For the last couple of days, I've been watching and reading over the "Black-Friday" feelings. A number of folks are upset about this deal of pushing "Black-Friday" over into Thanksgiving day....thinking it's a terrible thing. Some unions are upset that you've started to demand employees show up in the middle of Thanksgiving evening or at 3AM on Friday morning. Then you have the traditional folks who talk up the terrible misuse of this wonderful American holiday.
You have to have some grasp of American history to understand where this leads to. Thanksgiving really wasn't much of an American thing until 1863....in the midst of the Civil War....that the President simply used executive power and did a proclamation. You have to wonder if this was a easily accepted by the public or just some free deal that the President was passing down.
For the next seventy-odd years, it stood as a proclamation, and nothing more. Somewhere at the end of the FDR-era....in 1941, the House and the Senate got into this and made it a national holiday. For most of the next forty years....Friday was a regular work-day and no one ever said much about it.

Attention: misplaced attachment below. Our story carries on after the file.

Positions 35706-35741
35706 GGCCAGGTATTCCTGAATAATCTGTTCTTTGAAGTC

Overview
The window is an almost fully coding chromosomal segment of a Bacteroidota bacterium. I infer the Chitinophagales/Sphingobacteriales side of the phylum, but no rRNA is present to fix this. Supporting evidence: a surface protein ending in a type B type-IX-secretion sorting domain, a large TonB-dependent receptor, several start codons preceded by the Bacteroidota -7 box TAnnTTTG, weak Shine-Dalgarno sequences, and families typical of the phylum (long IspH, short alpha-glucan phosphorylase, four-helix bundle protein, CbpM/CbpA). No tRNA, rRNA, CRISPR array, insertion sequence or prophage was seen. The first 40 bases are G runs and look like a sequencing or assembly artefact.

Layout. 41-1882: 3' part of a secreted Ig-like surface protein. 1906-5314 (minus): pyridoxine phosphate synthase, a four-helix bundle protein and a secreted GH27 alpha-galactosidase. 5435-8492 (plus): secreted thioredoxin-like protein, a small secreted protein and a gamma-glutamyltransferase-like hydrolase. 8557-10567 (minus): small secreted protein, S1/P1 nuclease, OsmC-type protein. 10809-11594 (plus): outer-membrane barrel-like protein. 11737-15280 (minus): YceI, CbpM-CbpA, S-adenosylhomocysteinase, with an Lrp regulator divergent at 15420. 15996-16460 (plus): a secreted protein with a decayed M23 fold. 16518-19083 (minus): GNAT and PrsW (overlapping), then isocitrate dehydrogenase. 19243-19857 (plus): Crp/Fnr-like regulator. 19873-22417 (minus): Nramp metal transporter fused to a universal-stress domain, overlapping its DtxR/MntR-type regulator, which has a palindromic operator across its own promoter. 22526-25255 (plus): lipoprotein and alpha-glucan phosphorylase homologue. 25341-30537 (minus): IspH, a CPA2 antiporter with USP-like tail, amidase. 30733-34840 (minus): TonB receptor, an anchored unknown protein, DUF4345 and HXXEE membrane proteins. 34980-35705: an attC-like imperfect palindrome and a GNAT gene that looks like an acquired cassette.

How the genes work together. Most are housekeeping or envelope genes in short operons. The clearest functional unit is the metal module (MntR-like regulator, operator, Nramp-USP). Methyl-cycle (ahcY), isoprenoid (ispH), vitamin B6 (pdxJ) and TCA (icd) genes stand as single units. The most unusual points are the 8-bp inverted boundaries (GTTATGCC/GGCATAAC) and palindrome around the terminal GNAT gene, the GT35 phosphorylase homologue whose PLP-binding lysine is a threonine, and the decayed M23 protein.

To be honest, it's not a long and honored American tradition. And "Black-Friday" isn't exactly a long developed trend.
I'm guessing that some city councils will eventually get involved and force all stores to stay closed until early on Friday morning. The funny thing is that stores are now basing their success for the entire year....on this one twenty-four to thirty-six hour period. If Lincoln or FDR had understood this game....they might have done it totally different.